Can the glass industry meet emission reduction targets? Richard Stormont* says the answer to this question is YES, and the technology is already here.

The EU has set specific targets and a timetable for the reduction of greenhouse gas emissions. Many other organisations and governments around the world have set guidelines and adopted policies with the same aim.

In the case of the EU a 20% reduction is called for by this year 2020, 30% by 2030, 40% by 2040, culminating in ‘net zero’ by 2050, all from a reference point of 1990 emissions levels.

In glass melting and conditioning adopting electric heating technologies has long been seen as the way to minimise emissions.

With an insulating layer of batch covering the surface of the glass in a continuous vertical melting process, a well-designed all-electric melter can have a thermal efficiency of 85%, close to twice that of even the most energy efficient fuel fired furnaces.

Caption: The insulating batch blanket of a cold-top electric melter.

Together with the absence of fossil fuel firing and having all the energy applied by means of electrodes immersed in the glass, emissions from the process are typically limited to any carbon dioxide released from raw materials - a small fraction of the emissions from conventional fossil fuel fired melting.

The difference becomes even greater when taking account of variations in the actual output of furnaces in relation to their nominal capacity.

Such variations are almost inevitable due to product mix, market demand, machine maintenance and furnace age and condition.

The thermal efficiency of the cold-top all-electric melter remains high even at reduced pull, in contrast to the fuel-fired furnace, in which thermal efficiency reduces sharply as output is reduced.

Caption: Two Electroflex container glass electric forehearths.

While most glassmakers are well aware of the energy consumption and cost of their furnaces, many take little account of the fuel consumption and cost of conventional gas-fired forehearths and distributor channels.

With small combustion chambers and limited scope for waste heat recovery, the thermal efficiency of gas heating in forehearths, that is the proportion of heat energy transferred to the glass in relation to the total energy input, is typically extremely low.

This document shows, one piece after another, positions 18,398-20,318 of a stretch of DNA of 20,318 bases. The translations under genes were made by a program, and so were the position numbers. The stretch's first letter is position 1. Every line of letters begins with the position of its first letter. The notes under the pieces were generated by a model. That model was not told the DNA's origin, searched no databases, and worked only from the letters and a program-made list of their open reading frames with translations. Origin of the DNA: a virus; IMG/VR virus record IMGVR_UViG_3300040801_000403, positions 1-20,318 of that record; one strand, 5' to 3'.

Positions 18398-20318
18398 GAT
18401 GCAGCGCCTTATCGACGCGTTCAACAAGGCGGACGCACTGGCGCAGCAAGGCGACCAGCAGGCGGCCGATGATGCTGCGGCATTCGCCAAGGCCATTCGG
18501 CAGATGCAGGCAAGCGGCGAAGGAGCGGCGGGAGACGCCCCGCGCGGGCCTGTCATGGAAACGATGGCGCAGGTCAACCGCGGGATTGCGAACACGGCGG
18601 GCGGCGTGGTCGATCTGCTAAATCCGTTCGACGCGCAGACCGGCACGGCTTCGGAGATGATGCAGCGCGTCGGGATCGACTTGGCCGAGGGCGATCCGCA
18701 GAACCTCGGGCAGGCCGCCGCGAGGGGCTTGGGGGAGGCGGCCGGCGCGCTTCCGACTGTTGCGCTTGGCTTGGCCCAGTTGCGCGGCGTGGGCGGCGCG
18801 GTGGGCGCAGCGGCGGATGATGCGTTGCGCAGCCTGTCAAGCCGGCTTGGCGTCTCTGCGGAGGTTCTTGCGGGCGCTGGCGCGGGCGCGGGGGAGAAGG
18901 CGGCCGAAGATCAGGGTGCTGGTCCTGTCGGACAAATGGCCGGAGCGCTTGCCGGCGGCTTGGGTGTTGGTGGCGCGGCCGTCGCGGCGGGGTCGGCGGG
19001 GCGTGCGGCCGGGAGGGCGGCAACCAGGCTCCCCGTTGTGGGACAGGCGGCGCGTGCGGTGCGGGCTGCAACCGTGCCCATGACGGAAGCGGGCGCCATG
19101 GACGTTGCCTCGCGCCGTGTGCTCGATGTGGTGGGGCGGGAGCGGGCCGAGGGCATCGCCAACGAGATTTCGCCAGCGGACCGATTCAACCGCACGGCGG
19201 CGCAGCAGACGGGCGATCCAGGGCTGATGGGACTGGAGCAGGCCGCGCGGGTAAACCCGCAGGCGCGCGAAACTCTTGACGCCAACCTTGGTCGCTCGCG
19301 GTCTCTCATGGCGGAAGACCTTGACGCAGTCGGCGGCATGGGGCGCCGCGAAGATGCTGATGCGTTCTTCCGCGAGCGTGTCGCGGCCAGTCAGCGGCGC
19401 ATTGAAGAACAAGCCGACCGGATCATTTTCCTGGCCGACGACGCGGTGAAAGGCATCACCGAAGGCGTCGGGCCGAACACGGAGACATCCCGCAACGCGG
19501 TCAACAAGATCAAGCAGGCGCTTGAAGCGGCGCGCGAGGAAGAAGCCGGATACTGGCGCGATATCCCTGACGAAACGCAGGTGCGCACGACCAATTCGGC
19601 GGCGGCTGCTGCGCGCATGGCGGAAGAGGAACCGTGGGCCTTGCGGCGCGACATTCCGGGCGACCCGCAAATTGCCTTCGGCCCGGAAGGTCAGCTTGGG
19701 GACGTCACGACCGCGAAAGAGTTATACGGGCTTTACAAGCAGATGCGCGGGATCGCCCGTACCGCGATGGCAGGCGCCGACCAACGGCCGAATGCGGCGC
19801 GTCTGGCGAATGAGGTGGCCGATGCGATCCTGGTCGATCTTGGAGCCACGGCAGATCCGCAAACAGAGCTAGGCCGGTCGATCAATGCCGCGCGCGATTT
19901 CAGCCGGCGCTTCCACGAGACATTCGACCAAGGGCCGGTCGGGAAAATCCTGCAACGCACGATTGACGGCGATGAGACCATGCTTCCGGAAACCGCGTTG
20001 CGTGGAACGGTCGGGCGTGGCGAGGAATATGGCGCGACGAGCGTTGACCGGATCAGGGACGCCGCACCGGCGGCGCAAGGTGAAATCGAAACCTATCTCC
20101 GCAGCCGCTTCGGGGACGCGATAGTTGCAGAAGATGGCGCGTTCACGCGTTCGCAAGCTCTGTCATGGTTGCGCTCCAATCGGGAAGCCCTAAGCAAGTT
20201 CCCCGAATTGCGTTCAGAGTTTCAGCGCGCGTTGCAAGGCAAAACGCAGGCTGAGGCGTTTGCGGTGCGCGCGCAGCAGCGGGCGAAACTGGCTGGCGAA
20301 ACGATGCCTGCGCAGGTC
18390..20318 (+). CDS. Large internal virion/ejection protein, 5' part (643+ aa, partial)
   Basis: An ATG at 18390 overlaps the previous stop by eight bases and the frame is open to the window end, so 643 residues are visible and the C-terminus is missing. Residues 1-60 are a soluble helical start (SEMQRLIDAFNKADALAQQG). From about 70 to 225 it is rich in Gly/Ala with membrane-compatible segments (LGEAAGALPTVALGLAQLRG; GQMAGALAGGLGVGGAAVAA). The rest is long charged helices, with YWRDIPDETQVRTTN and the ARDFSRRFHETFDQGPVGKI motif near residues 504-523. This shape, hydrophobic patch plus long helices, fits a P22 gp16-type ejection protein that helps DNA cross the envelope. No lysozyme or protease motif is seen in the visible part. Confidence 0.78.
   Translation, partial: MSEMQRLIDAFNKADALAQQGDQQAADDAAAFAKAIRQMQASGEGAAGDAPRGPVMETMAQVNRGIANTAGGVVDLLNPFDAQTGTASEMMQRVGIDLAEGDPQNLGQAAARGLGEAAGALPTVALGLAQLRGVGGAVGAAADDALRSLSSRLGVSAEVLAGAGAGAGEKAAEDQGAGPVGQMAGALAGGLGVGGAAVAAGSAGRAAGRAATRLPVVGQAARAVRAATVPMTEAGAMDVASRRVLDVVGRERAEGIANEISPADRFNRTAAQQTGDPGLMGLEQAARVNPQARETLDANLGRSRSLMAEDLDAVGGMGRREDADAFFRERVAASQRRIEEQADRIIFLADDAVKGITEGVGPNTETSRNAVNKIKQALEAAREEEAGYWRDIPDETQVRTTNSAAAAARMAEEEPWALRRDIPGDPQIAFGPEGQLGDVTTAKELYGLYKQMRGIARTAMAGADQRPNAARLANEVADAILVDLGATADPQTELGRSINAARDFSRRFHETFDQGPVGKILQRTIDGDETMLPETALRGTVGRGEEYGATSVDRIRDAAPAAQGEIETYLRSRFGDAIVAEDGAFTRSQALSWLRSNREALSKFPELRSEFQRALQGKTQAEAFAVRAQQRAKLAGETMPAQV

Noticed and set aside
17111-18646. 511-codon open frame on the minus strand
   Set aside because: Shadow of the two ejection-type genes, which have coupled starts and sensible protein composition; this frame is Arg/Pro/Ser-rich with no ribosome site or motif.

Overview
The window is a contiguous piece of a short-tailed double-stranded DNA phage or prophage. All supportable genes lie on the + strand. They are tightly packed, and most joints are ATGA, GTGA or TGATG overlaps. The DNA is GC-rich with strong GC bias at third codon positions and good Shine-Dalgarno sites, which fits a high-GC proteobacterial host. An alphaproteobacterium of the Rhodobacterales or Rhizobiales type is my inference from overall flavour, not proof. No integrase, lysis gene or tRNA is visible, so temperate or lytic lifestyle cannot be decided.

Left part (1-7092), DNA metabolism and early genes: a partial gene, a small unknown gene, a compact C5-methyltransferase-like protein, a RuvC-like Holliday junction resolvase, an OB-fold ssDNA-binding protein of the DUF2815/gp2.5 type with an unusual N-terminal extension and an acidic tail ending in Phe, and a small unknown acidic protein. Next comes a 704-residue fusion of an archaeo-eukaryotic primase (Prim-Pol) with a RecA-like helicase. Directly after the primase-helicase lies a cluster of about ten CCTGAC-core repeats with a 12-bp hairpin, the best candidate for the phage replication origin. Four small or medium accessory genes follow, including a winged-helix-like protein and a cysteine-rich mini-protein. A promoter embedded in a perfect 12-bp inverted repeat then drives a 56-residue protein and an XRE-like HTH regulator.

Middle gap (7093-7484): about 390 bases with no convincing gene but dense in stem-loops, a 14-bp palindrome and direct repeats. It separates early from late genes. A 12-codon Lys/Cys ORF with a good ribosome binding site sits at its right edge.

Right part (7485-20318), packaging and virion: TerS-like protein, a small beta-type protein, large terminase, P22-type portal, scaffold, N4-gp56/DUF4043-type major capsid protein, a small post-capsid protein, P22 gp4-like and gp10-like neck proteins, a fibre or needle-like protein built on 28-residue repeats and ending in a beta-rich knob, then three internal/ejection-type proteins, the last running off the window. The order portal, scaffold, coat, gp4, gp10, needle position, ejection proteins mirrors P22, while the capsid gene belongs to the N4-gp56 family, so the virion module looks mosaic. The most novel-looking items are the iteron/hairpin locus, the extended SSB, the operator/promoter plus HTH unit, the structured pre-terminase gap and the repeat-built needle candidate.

Electrically heated forehearths and distributors not only eliminate combustion gas emissions entirely, contributing significantly to the total emissions reduction target, but converting from gas to electrically heated can typically reduce operating energy costs by between 60% and 90%.

This is a prime example of both operating cost and environmental benefit going hand in hand.

Electric glass melting and conditioning are established technologies - the author has been involved with both for 50 years.

It remains a fact however that the large majority of electric furnaces have been for so-called ‘special’ glasses, borosilicates, fluoride opal, lead crystal and specialist technical glasses.

Generally, they have also been of modest size, mostly in the range of say 10 to 80 tonnes/day capacity.

In contrast the majority of the world’s container glass, which accounts for some 50% of total glass production, is produced in furnaces with capacities of between 200 tonnes/day and 400 tonnes/day, with some larger still.

Successful designs of small and medium-sized electric melters cannot simply be scaled up, a process that is much easier to achieve with fuel-fired furnaces.

In-depth understanding and great care in concept design are needed to ensure the energy and temperature distribution necessary for successful cold-top vertical melting in larger furnaces.